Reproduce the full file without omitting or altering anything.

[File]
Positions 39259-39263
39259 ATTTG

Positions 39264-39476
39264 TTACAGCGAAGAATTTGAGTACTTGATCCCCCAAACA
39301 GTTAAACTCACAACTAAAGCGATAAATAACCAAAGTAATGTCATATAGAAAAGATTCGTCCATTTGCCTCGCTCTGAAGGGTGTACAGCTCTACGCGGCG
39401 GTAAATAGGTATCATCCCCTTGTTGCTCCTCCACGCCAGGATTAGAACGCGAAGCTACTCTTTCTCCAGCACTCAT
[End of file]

Positions 39259-39263
39259 ATTTG

Positions 39264-39476
39264 TTACAGCGAAGAATTTGAGTACTTGATCCCCCAAACA
39301 GTTAAACTCACAACTAAAGCGATAAATAACCAAAGTAATGTCATATAGAAAAGATTCGTCCATTTGCCTCGCTCTGAAGGGTGTACAGCTCTACGCGGCG
39401 GTAAATAGGTATCATCCCCTTGTTGCTCCTCCACGCCAGGATTAGAACGCGAAGCTACTCTTTCTCCAGCACTCAT